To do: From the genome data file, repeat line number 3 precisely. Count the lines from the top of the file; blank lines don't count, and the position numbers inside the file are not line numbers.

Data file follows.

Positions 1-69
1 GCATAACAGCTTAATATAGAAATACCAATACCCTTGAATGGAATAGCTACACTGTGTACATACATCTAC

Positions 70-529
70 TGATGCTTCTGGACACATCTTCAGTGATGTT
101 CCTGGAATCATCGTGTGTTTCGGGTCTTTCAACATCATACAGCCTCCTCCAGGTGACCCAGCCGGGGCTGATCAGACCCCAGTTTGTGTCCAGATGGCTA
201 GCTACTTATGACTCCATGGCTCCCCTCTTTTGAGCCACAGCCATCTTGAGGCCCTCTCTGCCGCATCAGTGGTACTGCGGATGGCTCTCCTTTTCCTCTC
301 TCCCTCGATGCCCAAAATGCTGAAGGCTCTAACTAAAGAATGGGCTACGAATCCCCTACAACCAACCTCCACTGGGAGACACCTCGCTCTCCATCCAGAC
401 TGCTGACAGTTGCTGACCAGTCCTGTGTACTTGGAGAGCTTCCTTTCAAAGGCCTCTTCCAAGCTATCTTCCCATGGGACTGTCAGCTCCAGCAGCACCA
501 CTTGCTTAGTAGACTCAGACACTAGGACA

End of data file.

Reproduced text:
Positions 70-529